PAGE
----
Give me your worst-case scenario of today, and I’ll raise you one from history. Wars, violence, and pandemics are as old as time. Civilizations rise and fall. To one of our favorite current laments — that people are so divided these days as to make constructive dialogue impossible — I’ll muse, “I don’t know, but I think the Civil War was pretty bad….” White, middle-class adults of my parents’ generation look back fondly to the peaceful and moral days following World War II, seemingly forgetting that Black people were still being lynched in the South, and that in most states it would be illegal for me, as a White woman, to marry my Asian-American husband. Even the moment we might reasonably expect America to have been at its pinnacle of unity — the 1776 Revolution — Thomas Jefferson deemed “useless.”

So, if the world has always been ending and will presumably keep ending for the forseeable future, what are we to do?

For this, we have another prophet to whom we’d all do well to listen: Wendell Berry. In 1973, Berry published his sweeping poem, “Manifesto: The Mad Farmer Liberation Front,” in which he writes:

“Expect the end of the world. Laugh.

Laughter is immeasurable. Be joyful

though you have considered all the facts.”

I’d argue that the most damaging outcome of the past years has been the fear and rage with which many people have responded to current events. Fear and rage result when our expectations are disrupted: We expect to be comfortable, safe, and able to do whatever we want — and the world doesn’t comply. In fact, the world has never complied, but we’ve bought into the modern myth that everything is about our personal happiness, so we channel our inner two-year-olds. But if, as Berry suggests, we expect the end of the world, then we’re not surprised when crises strike. Instead of sacrificing time, energy, and relationships to our tantrums, we can choose another reaction.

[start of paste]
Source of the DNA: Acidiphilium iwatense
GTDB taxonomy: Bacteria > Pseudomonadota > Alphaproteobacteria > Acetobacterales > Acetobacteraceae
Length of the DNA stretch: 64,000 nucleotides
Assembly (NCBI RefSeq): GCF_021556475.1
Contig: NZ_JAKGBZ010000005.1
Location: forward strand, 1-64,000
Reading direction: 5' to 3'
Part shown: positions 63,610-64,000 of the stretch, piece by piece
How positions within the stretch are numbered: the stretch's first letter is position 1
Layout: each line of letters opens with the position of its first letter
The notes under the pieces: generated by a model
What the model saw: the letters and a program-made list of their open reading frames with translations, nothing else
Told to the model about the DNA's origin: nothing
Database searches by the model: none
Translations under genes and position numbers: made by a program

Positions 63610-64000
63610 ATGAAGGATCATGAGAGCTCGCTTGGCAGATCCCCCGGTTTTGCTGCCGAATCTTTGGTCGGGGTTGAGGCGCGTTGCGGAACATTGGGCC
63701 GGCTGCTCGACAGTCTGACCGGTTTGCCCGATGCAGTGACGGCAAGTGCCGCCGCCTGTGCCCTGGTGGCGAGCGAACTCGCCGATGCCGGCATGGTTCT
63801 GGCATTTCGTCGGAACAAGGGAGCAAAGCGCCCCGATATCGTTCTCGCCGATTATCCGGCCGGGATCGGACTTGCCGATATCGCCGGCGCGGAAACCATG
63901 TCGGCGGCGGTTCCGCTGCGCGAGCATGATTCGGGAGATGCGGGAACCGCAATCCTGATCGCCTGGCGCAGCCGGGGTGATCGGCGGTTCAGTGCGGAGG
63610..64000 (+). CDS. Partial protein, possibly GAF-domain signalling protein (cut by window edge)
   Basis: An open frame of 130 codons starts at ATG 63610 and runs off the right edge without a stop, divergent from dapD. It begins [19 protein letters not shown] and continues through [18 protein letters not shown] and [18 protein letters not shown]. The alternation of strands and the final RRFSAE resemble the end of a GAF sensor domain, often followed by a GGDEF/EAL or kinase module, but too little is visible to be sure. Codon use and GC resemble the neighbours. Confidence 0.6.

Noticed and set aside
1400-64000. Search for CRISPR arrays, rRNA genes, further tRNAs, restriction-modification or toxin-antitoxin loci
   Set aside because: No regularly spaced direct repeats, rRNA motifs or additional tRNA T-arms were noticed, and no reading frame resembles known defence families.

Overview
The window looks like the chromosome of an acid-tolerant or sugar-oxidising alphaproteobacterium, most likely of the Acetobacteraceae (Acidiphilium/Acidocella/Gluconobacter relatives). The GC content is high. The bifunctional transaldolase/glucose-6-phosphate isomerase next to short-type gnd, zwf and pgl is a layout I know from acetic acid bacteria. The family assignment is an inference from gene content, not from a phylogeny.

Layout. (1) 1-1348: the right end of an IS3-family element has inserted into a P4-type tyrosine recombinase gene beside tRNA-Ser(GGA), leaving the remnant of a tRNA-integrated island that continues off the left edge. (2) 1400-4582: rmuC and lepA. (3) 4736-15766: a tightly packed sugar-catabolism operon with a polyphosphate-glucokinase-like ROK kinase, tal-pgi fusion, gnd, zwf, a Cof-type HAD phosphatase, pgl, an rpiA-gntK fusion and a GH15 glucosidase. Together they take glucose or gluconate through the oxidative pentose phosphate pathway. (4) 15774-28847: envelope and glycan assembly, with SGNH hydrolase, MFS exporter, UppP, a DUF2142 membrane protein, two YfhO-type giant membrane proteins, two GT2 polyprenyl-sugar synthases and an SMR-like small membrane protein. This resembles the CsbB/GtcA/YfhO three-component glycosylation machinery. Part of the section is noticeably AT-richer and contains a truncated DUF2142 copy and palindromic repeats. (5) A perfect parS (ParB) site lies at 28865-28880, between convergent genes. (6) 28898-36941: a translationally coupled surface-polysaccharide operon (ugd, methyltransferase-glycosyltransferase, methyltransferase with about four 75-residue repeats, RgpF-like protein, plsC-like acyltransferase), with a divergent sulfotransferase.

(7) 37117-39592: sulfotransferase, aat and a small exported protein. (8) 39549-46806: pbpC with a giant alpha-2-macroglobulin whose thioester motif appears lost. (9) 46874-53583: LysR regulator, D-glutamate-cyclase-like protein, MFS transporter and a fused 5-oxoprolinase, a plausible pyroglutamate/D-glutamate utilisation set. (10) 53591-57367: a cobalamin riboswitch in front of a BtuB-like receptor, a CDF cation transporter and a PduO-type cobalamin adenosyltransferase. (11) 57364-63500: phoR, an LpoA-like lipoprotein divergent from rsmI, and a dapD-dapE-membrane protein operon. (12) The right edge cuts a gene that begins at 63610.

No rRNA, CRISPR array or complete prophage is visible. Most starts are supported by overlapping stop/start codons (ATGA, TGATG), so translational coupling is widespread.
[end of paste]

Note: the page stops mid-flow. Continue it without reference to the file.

Which is: laugh. Laugh? That seems an odd response to the end of the world. Isn’t that denial? No, because Berry follows with what’s become one of my mantras: “Be joyful though you have considered all the facts.”

How can we laugh in the face of apocalypse or be joyful with our eyes wide open to reality?

Well maybe, just maybe, we’re trying to change the wrong things. We want to change the world, and we think if we yell loud enough, get angry enough, then the world will stop and pay attention. But if the world has always been set on a course to end, can all our rage and grappling to control circumstances — through money, signatures, votes, or violence — really make meaningful or lasting change?

Instead, we can change ourselves.  We can cultivate joy even in terrible times if we’re not shocked by those outside circumstances. (The last time I checked, there were still flowers, babies, books, sunsets, coffee, music, and chocolate — that’s a start). Finding joy will change both us and those around us: Our children, family, friends, neighbors, who don’t benefit from our fear and rage but do need our love and laughter.

We may not be able to stop the end of the world, but I don’t believe for a minute that we can’t make the world a better place in the meantime. Knowledge that suffering is guaranteed and an end is inevitable should never deter us from pursuing the best path — that’s simply called “life.”

Martin Luther King, Jr. preached that “love has within it a redemptive power.” He meant that love — even and especially love for people who are angry, fearful, and hateful — has the power to transform people. I join Wendell Berry and Martin Luther King, Jr. in believing that the only way to really change the world for the better is to change people for the better, and the only way to do that is by first changing ourselves for the better, starting with love, laughter, and joy.

Faith Gong has worked as an elementary school teacher, a freelance photographer, and a nonprofit director. She lives in Middlebury with her husband, five children, assorted chickens and ducks, one feisty cat, and one anxiety-prone labradoodle. In her “free time,” she writes for her blog, The Pickle Patch.